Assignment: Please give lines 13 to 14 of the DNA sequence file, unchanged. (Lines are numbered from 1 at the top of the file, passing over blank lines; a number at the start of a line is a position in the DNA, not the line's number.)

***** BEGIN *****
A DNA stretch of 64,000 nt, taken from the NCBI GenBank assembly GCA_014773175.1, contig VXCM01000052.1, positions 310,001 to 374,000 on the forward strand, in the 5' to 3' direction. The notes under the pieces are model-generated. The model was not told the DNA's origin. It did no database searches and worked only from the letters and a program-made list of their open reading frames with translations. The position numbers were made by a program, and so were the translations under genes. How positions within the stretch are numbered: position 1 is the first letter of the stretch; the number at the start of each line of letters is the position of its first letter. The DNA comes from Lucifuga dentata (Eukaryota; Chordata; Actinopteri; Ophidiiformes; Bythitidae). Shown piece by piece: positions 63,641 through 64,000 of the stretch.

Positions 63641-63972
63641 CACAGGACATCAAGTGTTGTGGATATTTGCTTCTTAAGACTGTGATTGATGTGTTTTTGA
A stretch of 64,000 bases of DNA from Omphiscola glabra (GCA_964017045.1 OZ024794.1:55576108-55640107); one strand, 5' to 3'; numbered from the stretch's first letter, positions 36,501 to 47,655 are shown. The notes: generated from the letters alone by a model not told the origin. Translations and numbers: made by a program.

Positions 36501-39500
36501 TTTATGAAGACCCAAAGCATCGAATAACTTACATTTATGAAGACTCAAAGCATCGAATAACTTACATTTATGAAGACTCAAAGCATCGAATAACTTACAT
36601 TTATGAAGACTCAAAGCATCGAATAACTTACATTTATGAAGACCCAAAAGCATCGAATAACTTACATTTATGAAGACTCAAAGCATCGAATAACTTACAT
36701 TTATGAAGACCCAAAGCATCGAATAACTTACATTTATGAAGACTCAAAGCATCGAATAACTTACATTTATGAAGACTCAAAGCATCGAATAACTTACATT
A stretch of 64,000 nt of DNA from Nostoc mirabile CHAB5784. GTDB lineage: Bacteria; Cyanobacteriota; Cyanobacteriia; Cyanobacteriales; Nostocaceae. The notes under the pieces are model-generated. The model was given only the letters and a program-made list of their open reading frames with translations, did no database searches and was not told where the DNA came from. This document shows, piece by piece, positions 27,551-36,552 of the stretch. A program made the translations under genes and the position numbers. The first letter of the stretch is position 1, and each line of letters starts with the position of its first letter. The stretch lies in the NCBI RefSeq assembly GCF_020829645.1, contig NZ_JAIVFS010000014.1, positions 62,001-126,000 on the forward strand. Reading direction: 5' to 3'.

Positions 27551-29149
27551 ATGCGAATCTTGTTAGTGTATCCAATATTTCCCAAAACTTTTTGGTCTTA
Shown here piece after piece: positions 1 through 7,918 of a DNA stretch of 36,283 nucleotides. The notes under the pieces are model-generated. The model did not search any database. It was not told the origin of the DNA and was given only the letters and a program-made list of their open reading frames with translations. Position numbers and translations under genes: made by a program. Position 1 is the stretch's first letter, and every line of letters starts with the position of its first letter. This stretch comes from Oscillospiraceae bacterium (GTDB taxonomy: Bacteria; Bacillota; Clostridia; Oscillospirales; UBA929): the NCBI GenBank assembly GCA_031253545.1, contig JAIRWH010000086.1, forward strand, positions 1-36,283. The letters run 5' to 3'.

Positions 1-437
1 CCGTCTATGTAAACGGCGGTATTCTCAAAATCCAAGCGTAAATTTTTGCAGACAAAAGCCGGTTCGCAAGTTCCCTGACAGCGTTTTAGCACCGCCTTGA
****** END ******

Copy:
Positions 1-437
1 CCGTCTATGTAAACGGCGGTATTCTCAAAATCCAAGCGTAAATTTTTGCAGACAAAAGCCGGTTCGCAAGTTCCCTGACAGCGTTTTAGCACCGCCTTGA